Saturday, February 24, 2007
Thursday, February 15, 2007
Here are some reasons
- Rafael Nadal
- The last 8 of 9 French open winners were players who did not win any other grand slam. Federer is more vulnerable here than at any other Grand slam.
- Every year the clay court season produces new players, who bump off the big names; for many of them knocking off Federer will be their ticket to fame. He will be sort of a "trophy" to win in every tournament he enters.
- Some formidable opponents like Baghdatis, Ivan Ljubičić and Safin, on their good days can stop the Federer Juggernaut; they will have their best chance here.
All said and done, the way Federer rolls over the opposition, as he did with Roddick and Gonzalez recently, bestowed him a certain aura among his contemporaries. Whenever someone becomes so dominant in any sport, there are complaints that he is killing interest in the game. This may be true, but if Federer somehow wins this one, I don't see anyone stopping him from emulating Rod Laver. Personally, I am sick of him already, so I wish that does not happen.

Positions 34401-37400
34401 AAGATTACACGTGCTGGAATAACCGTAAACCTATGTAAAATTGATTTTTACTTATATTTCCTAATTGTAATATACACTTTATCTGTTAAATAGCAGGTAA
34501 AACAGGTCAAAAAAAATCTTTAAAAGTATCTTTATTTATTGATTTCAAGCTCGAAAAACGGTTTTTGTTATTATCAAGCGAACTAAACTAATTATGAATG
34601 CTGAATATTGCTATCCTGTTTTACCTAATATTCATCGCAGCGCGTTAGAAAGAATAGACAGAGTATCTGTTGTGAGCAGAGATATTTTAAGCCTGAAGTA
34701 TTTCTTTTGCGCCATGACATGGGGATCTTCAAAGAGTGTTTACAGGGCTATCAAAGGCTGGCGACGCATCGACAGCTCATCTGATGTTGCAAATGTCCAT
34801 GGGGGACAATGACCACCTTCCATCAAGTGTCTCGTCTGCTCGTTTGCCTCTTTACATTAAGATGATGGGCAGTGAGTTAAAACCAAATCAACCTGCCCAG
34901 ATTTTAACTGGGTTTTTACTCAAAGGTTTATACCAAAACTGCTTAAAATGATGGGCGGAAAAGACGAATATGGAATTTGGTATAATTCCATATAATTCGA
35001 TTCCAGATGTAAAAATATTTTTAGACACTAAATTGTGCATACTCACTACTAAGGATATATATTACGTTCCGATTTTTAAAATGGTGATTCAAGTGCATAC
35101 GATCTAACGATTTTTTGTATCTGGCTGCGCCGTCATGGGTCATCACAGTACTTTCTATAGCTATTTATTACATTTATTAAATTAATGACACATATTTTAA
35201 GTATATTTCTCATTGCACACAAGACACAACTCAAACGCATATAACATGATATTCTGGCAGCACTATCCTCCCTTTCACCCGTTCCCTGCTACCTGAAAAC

Saturday, February 10, 2007
Director Anurag Kashyap exhibits a wonderful command over the cinematic medium and fine balance in treating such a sensitive issue. The story unfolds in a series of chapters, in which the Director weaves a tapestry by skillfully integrating all the plot threads. Though most of the actors turn out good performances, Kay Kay Memon and Pavan Malhotra stand out in their roles as the cop Rakesh Maria and Tiger Memon. Made in a documentary format, this film never goes overboard with violence or rheotoric, but successfully depicts human fallibilities in its many dimesions
The film begins with a police interrogation, where Gul Mohammed tries in vain, to inform the police about the impending tragedy. The first half of the film focuses on the blasts and the systematic police investigation which unravels the conspiracy and the people involved. The lengthy chase sequence where one of the suspects, keeps trying to escape getting caught, is both realistic and funny. In the pre-interval scene, the cop Rakesh Maria’s dialogues bring out the helplessness of a police force, trying to enforce the rule of law in an imperfect democracy. The post-interval portion focuses on the motives and events that culminated in the tragedy and places the issue within the larger context of cross border terrorism, hindu bigotry and muslim alienation.
By striking at the heart of